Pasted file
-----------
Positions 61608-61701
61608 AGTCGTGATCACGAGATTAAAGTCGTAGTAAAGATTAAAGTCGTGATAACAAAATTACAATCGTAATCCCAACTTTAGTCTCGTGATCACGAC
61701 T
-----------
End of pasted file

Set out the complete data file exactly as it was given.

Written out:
Positions 61608-61701
61608 AGTCGTGATCACGAGATTAAAGTCGTAGTAAAGATTAAAGTCGTGATAACAAAATTACAATCGTAATCCCAACTTTAGTCTCGTGATCACGAC
61701 T